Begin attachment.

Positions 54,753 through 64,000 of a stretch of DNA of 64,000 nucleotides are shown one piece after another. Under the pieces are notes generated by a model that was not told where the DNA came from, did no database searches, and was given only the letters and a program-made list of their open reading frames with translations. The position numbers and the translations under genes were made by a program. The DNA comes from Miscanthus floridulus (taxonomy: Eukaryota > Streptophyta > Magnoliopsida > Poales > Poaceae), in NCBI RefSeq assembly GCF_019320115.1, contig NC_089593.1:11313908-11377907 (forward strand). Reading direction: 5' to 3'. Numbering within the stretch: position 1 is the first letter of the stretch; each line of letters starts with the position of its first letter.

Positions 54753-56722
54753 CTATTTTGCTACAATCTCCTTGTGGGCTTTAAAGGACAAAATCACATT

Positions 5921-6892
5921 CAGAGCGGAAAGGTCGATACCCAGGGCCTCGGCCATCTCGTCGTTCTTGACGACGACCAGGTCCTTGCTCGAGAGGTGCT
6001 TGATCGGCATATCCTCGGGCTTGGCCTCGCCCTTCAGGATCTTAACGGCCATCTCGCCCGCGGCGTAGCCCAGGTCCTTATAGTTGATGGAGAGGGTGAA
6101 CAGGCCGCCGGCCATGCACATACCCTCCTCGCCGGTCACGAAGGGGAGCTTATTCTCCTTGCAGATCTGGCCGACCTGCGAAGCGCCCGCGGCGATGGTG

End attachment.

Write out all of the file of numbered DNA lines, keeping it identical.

Positions 54,753 through 64,000 of a stretch of DNA of 64,000 nucleotides are shown one piece after another. Under the pieces are notes generated by a model that was not told where the DNA came from, did no database searches, and was given only the letters and a program-made list of their open reading frames with translations. The position numbers and the translations under genes were made by a program. The DNA comes from Miscanthus floridulus (taxonomy: Eukaryota > Streptophyta > Magnoliopsida > Poales > Poaceae), in NCBI RefSeq assembly GCF_019320115.1, contig NC_089593.1:11313908-11377907 (forward strand). Reading direction: 5' to 3'. Numbering within the stretch: position 1 is the first letter of the stretch; each line of letters starts with the position of its first letter.

Positions 54753-56722
54753 CTATTTTGCTACAATCTCCTTGTGGGCTTTAAAGGACAAAATCACATT

Positions 5921-6892
5921 CAGAGCGGAAAGGTCGATACCCAGGGCCTCGGCCATCTCGTCGTTCTTGACGACGACCAGGTCCTTGCTCGAGAGGTGCT
6001 TGATCGGCATATCCTCGGGCTTGGCCTCGCCCTTCAGGATCTTAACGGCCATCTCGCCCGCGGCGTAGCCCAGGTCCTTATAGTTGATGGAGAGGGTGAA
6101 CAGGCCGCCGGCCATGCACATACCCTCCTCGCCGGTCACGAAGGGGAGCTTATTCTCCTTGCAGATCTGGCCGACCTGCGAAGCGCCCGCGGCGATGGTG